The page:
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The Dawn of Simulated Process Color

(December/January 2017) posted on Tue Jan 16, 2018

At a time that many high-end garment printers were struggling to produce realistic images in CMYK, an artist took an entirely different approach that would eventually take the industry by storm.

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By Steve Duccilli

Weiss and Gardner took that initial print to the NFL’s offices in New York hoping to obtain a license. Though they were initially rejected due to their unconventional pricing, they realized the same design effects would work at the collegiate level, where licenses were easier to acquire at the time. Soon, they had 38 universities under contract and a network of over 500 independent reps, taking New Buffalo Shirt Factory’s sales from $200,000 to $1.2 million in Gardner’s first year on the job.

One of Gardner’s favorite shirts from 1997, after New Buffalo had taken its look to the music industry.

Before long, the company cracked the NFL, doing Super Bowl shirts as well as a highly popular line known as Intense Mascots. The look that Gardner had pioneered – for which Weiss would soon coin the name “simulated process color” – caught the attention of printers around the country. “Andy Anderson and I would buy the Super Bowl shirts and take them back to Andy’s shop,” Coudray remembers. “We literally got out X-Acto knives and were scraping the things under a microscope to see what the print order was and what they were actually doing. I mean, it was brilliant work.”

Gardner remembers meeting printers at shows who had looked at his prints under a loupe and couldn’t figure out what he was doing. “They’d ask me what halftone line counts I was using because they couldn’t see any dots,” he says. “I’d tell them I was just using a 27-line or 32-line screen and they didn’t believe me. The dots disappeared because they were printed wet on wet and the back of the screens were mixing the colors. People who were imitating us were trying to run like 120-line screens and flashing every color.”

New Buffalo Shirt Factory quickly grew and acquired state-of-the-art presses that made flashing at the unload station unnecessary and enabled Gardner to achieve his color effects using more screens with dedicated colors. But he never abandoned his basic approach. “Even in a shop with 14 presses, the technical expertise varies,” he says. “Not every press operator is going to be able to print cleanly and hold their dots. So I kind of reduced it to the most common factors, and tried to standardize my meshes, standardize my squeegees, and control everything from the separation process. Basically, all I had to do was get it up and in register, and the job took care of itself.”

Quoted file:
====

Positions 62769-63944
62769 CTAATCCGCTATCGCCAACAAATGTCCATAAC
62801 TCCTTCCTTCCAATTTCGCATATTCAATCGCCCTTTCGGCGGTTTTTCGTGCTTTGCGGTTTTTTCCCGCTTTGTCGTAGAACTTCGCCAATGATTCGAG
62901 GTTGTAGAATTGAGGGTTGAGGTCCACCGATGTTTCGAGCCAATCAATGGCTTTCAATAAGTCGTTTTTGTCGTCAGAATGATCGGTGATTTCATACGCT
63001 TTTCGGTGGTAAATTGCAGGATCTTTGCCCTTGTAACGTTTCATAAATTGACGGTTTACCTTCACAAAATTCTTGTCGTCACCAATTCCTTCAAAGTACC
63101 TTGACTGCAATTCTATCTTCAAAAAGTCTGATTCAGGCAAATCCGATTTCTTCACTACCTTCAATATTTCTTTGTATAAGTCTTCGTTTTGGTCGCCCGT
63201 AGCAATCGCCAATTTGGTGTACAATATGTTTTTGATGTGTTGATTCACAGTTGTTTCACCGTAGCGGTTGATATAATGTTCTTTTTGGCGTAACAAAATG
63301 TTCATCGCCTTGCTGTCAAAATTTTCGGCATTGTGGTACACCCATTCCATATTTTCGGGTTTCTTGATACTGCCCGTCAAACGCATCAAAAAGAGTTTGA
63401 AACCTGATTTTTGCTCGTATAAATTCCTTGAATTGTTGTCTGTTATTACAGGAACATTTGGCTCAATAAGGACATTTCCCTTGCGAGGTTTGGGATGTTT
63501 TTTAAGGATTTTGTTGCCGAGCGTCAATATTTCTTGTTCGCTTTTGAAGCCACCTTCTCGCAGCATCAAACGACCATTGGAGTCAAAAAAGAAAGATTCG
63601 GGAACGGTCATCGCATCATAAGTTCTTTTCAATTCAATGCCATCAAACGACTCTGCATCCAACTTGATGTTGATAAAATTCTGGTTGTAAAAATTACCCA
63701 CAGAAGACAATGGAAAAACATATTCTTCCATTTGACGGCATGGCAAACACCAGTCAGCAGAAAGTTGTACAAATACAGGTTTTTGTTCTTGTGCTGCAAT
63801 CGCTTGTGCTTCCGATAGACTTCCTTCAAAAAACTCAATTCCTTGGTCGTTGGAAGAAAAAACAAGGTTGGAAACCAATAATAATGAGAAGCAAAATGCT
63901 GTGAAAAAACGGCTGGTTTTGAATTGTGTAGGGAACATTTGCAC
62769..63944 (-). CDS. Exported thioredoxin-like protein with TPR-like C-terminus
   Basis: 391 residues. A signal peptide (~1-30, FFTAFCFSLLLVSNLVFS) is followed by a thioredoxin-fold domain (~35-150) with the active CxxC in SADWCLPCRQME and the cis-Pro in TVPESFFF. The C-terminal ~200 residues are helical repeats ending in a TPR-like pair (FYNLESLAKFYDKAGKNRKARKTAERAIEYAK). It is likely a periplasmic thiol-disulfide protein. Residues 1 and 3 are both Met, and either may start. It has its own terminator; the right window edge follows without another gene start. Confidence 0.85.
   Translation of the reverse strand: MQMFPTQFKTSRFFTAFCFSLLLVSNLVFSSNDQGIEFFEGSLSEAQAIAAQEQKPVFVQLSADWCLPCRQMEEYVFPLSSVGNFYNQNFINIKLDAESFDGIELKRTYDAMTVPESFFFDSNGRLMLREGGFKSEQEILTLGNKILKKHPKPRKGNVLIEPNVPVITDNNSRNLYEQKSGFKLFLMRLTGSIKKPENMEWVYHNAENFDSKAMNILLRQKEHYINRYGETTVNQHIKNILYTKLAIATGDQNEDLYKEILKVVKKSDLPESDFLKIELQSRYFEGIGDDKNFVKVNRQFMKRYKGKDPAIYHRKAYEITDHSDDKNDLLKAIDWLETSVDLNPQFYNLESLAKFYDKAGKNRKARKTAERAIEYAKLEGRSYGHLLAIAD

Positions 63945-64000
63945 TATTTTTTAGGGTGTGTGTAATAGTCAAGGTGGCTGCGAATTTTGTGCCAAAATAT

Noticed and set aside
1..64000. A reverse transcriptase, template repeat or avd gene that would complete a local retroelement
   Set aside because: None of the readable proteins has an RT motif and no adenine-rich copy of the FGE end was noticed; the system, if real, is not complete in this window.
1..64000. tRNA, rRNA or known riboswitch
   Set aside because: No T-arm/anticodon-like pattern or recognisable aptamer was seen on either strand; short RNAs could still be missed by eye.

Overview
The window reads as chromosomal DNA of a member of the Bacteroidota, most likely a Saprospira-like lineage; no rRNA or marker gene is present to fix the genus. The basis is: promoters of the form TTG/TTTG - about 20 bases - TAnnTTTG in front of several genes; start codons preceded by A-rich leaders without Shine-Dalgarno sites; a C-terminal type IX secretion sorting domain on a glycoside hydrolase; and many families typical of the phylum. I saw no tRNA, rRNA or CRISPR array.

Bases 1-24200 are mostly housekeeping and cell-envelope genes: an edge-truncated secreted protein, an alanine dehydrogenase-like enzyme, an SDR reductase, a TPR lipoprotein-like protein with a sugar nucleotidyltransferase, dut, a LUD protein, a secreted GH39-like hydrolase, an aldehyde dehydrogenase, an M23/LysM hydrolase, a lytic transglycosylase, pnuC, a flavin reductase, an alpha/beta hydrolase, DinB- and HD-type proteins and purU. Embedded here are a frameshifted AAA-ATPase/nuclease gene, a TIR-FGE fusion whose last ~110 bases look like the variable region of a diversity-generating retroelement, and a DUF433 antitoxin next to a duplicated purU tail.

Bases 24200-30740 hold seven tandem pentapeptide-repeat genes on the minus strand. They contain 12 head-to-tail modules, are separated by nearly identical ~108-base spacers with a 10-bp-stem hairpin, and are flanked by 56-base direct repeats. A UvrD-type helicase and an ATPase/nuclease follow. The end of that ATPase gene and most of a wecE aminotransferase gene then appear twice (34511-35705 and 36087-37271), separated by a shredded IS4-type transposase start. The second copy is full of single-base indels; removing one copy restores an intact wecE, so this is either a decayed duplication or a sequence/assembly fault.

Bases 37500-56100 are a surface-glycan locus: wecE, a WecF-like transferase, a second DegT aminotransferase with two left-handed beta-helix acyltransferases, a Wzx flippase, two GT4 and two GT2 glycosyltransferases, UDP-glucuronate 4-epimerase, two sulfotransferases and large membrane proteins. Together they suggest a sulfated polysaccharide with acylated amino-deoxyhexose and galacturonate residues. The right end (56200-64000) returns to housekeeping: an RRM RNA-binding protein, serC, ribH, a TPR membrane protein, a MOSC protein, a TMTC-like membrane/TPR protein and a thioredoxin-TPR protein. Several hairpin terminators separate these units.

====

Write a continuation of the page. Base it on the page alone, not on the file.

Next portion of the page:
Adds Weiss: “What makes Dave a brilliant separator is that anybody could print his work. You just put ink on the screens and blasted it out.”

By the mid-1990s, the simulated process color look achieved by artist Dave Gardner and the team at New Buffalo Shirt Factory was wildly popular. New Buffalo owner Jon Weiss is depicted in the lower left of the design.

As desktop publishing gave more printers the ability to advance their separation techniques and experiment with simulated process color, Weiss and Gardner successfully took their distinct look into other vertical markets, including music. You can see echoes of their work to this day, when the average printer is still intimated by process color.

“When all this came out and took the industry by storm, printers were impressed with the vibrancy and dimensionality of the process,” says Weiss. “They were equally impressed that they no longer had to print 100 percent on the underbase. And that was Dave Gardner, because nobody knew how to do it before him. They could come close using four-color process over a 100-percent underbase, but it was Dave’s manipulation of the underbase and his understanding of ink opacity that made the process brilliant.”

Read more from Screen Printing's December 2017/January 2018 Innovation Issue.


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